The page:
German Chancellor Angela Merkel has hit back at Turkish President Recep Tayyip Erdogan after he once again referred to Germany’s “Nazi” tactics over rallies in support of the upcoming referendum in Turkey, marking a new low in diplomatic relations between the two countries.

 

Merkel, Erdogan

 

Turkey is holding a referendum, April 16, on controversial changes to the country’s constitution that could hand Erdogan massive executive presidential powers and abolish the role of prime minister. Erdogan and his government have promoted a series off rallies in Germany — as well as the Netherlands — to support his cause among the Turkish population abroad. 1.4 million Turks in Germany are eligible to vote.

 

However, German authorities have canceled a number of rallies, fearing violence and a rise in anti-migrant sentiment. Erdogan has accused Germany of employing fascist methods.

 

“You are right now employing Nazi measures. When we call them Nazis they (Europe) get uncomfortable. They rally together in solidarity. Especially Merkel,” he said in a televised speech, March 19.

 

Merkel hit back saying such language must stop, “no ifs, no buts,” and that her government would “take all necessary measures, including reviewing the permissions” for rallies for which permission had already been granted.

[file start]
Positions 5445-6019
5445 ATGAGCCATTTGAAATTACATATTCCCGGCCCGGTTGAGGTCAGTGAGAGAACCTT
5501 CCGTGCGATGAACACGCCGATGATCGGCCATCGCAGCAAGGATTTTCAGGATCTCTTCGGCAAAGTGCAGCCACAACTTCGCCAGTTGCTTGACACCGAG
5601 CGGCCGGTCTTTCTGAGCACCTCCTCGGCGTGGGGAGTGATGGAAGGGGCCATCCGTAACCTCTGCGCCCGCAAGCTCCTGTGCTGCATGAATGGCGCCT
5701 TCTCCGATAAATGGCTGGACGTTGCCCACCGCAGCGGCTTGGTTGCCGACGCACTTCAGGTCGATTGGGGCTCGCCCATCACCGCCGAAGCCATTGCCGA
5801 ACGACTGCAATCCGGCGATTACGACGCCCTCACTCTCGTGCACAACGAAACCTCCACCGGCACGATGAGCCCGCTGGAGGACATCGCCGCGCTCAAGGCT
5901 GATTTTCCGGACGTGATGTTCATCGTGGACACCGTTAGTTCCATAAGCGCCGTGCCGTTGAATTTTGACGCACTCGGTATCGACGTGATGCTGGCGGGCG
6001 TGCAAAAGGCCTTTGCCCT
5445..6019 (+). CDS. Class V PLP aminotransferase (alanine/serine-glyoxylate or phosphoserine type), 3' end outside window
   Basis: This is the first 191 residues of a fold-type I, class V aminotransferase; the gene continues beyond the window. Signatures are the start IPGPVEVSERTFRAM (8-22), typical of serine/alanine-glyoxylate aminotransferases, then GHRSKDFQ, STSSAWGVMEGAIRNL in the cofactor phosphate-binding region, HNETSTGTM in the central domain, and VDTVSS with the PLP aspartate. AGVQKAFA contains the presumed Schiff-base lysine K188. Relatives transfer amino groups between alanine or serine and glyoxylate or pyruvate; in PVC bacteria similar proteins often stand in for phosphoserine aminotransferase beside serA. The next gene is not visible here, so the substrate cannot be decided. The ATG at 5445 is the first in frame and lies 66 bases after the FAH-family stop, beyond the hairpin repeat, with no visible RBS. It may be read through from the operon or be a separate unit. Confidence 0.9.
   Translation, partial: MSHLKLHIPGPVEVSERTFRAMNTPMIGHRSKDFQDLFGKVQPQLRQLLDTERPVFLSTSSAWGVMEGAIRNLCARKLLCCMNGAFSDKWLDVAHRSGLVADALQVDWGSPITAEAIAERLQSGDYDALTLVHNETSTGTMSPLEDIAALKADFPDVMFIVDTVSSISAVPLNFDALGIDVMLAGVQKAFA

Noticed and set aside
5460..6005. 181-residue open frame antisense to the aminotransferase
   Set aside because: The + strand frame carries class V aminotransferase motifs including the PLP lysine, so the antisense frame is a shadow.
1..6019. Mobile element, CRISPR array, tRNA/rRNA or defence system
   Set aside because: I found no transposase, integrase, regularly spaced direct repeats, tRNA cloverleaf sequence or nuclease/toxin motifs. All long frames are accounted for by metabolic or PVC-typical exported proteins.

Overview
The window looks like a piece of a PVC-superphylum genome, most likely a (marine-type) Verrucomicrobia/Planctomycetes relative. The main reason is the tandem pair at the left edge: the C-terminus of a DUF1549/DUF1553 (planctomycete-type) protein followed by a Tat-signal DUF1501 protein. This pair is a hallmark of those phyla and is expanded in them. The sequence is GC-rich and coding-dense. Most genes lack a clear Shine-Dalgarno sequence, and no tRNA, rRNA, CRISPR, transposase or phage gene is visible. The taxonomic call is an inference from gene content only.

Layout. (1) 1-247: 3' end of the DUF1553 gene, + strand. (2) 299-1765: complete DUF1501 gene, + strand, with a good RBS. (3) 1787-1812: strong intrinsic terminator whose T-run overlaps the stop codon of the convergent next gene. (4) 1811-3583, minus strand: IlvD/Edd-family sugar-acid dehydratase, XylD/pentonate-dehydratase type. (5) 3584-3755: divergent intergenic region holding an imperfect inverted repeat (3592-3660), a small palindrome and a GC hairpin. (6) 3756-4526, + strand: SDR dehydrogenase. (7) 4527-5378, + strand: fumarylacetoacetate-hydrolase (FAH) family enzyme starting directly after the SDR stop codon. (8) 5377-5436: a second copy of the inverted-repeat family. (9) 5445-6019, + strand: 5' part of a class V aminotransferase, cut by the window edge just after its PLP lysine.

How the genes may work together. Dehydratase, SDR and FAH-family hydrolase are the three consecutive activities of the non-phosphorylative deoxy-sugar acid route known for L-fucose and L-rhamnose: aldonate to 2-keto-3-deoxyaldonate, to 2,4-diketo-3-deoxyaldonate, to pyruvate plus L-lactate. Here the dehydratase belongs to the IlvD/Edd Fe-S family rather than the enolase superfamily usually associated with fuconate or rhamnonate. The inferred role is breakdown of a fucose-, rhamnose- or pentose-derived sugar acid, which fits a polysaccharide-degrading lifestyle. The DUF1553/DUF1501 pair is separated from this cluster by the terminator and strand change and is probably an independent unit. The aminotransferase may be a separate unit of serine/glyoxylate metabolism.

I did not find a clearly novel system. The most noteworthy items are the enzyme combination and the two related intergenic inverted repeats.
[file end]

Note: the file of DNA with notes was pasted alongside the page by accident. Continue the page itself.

Meanwhile, a senior member of her own Christian Democratic Union (CDU) party and Minister President of the German state of Hesse, Volker Bouffier, has said Erdogan should be barred from entering Germany, which should distance itself from Erdogan’s attempts to conduct a political campaign on German soil, which Germany itself was gearing up for its own federal elecions later this year.

 

“Mr. Erdogan is not welcome. If he does come, in my view, he will not be allowed to appear alongside us, as it poses a threat to national security,” he said.

 

Erdogan’s comments have also brought a backlash from the Jewish community in Germany, where the head of the Central Council of Jews in Germany, Josef Schuster, said his comments were an affront to the victims of the Third Reich.

 

​”The comparisons between today’s Federal Republic of Germany and National Socialism, which we have heard in recent days, are not only insulting and absolutely false — they also relativize the Nazis’ rule of terror. The comparison is monstrous and denigrates the suffering of the victims of the Shoah,” Schuster said.

 

The row comes on the back of previous outburst by Erdogan, early March, when he accused the German authorities of using “Nazi tactics” to stop rallies in tended to support Erdogan’s proposals.

 

“It cannot be justified. Nazi comparisons only lead to misery. This needs to stop,” Merkel said in a speech to the Bundestag, March 9.

 

 

 

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